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The Kentucky attorney general’s office has announced it would release the grand jury’s transcripts after a grand juror contested in a court filing that its discussions were inaccurately portrayed.
In court papers filed on Monday, an anonymous member of that jury asked for the deliberations to be released, “so the truth may prevail.”
The filing implies that Kentucky’s attorney general Daniel Cameron intentionally misled the public.
“The full story and absolute truth of how this matter was handled from beginning to end is now an issue of great public interest and has become a large part of the discussion of public trust throughout the country,” the anonymous juror wrote.
In response to the filing, Cameron agreed to make the records public.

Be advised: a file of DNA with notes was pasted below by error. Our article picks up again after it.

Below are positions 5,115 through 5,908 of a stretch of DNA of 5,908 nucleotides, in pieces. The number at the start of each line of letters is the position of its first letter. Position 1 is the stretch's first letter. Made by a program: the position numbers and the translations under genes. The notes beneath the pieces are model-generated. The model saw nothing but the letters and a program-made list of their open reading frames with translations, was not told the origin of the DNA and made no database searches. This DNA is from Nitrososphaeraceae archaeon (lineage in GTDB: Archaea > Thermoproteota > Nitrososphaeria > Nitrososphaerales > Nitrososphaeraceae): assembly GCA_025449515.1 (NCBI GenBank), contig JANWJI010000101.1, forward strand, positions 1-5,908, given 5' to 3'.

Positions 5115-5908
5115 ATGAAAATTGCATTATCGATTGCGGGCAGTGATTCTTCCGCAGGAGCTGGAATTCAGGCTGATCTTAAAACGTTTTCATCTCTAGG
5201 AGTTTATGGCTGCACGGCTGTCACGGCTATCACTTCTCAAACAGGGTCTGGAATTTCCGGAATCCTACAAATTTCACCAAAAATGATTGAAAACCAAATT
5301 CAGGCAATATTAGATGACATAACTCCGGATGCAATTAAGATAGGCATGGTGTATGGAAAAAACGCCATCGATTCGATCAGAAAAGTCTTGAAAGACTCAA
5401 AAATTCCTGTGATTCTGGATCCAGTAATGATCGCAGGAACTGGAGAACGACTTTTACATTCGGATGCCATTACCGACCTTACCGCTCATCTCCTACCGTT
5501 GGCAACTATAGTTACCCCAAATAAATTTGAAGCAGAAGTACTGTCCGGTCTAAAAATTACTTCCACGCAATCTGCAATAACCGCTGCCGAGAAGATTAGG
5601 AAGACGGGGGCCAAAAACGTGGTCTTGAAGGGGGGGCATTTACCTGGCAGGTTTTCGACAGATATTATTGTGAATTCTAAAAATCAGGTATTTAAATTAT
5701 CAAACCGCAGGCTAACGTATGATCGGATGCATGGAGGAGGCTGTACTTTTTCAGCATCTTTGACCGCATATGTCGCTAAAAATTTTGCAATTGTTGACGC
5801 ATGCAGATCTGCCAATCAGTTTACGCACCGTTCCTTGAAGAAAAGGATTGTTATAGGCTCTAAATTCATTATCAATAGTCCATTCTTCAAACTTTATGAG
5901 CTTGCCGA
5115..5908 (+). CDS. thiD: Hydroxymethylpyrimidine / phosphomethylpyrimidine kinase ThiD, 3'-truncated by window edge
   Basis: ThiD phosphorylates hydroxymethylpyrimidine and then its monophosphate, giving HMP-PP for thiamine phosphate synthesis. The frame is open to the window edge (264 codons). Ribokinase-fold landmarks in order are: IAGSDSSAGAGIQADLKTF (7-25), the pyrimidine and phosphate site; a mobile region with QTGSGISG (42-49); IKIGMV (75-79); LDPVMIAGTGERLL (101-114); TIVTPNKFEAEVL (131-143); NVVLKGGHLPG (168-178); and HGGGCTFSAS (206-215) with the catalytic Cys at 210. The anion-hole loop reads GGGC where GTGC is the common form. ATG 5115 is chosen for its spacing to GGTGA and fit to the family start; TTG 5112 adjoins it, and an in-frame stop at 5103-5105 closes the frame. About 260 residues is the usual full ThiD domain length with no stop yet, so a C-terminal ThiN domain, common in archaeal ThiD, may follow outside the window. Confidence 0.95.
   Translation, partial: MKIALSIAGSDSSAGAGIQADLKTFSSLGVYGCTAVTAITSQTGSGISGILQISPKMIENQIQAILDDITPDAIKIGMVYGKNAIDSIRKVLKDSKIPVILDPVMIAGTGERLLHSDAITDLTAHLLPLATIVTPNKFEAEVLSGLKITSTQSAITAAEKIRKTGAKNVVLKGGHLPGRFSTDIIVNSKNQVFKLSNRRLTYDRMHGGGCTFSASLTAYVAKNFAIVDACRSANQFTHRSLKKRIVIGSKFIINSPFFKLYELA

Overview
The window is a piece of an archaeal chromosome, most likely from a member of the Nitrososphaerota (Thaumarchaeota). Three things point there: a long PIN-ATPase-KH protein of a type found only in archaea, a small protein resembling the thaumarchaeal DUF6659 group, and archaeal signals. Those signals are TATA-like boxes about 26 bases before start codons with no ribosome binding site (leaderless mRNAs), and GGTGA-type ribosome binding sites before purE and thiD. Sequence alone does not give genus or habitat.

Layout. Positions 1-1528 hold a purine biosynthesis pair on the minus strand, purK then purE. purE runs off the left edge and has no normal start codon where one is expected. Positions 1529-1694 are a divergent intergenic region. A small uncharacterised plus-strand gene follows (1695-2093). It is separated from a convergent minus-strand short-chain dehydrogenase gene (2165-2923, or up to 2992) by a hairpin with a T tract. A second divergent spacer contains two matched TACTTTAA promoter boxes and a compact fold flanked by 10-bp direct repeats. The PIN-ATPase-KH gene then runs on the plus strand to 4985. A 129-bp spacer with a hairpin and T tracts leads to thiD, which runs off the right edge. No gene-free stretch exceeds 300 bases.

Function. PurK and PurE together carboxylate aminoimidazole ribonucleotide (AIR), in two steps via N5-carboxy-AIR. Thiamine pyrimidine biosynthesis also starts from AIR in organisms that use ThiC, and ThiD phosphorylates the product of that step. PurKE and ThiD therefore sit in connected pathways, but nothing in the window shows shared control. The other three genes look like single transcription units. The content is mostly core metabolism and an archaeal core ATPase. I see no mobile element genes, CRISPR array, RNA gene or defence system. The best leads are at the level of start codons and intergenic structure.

“The Grand Jury is meant to be a secretive body. It’s apparent that the public interest in this case isn’t going to allow that to happen,” Cameron said in a statement.
He added that the special prosecutor had an “ethical obligation not to release the recording from the Grand Jury proceedings, and we stand by our belief that such a release could compromise the ongoing federal investigation and could have unintended consequences such as poisoning the jury pool.
“Despite these concerns, we will comply with the Judge’s order to release the recording on Wednesday. The release of the recording will also address the legal complaint filed by an anonymous grand juror.”
Cameron has faced heavy criticism after the grand jury decided not to charge any of the officers directly with Taylor’s killing.
Elizabeth Kuhn, a spokeswoman for the attorney general, sent a statement via email to The New York Times.
“Our prosecutors presented all of the evidence, even though the evidence supported that Sergeant Mattingly and Detective Cosgrove were justified in their use of force after having been fired upon by Kenneth Walker,” she said in the email. “For that reason, the only charge recommended was wanton endangerment.”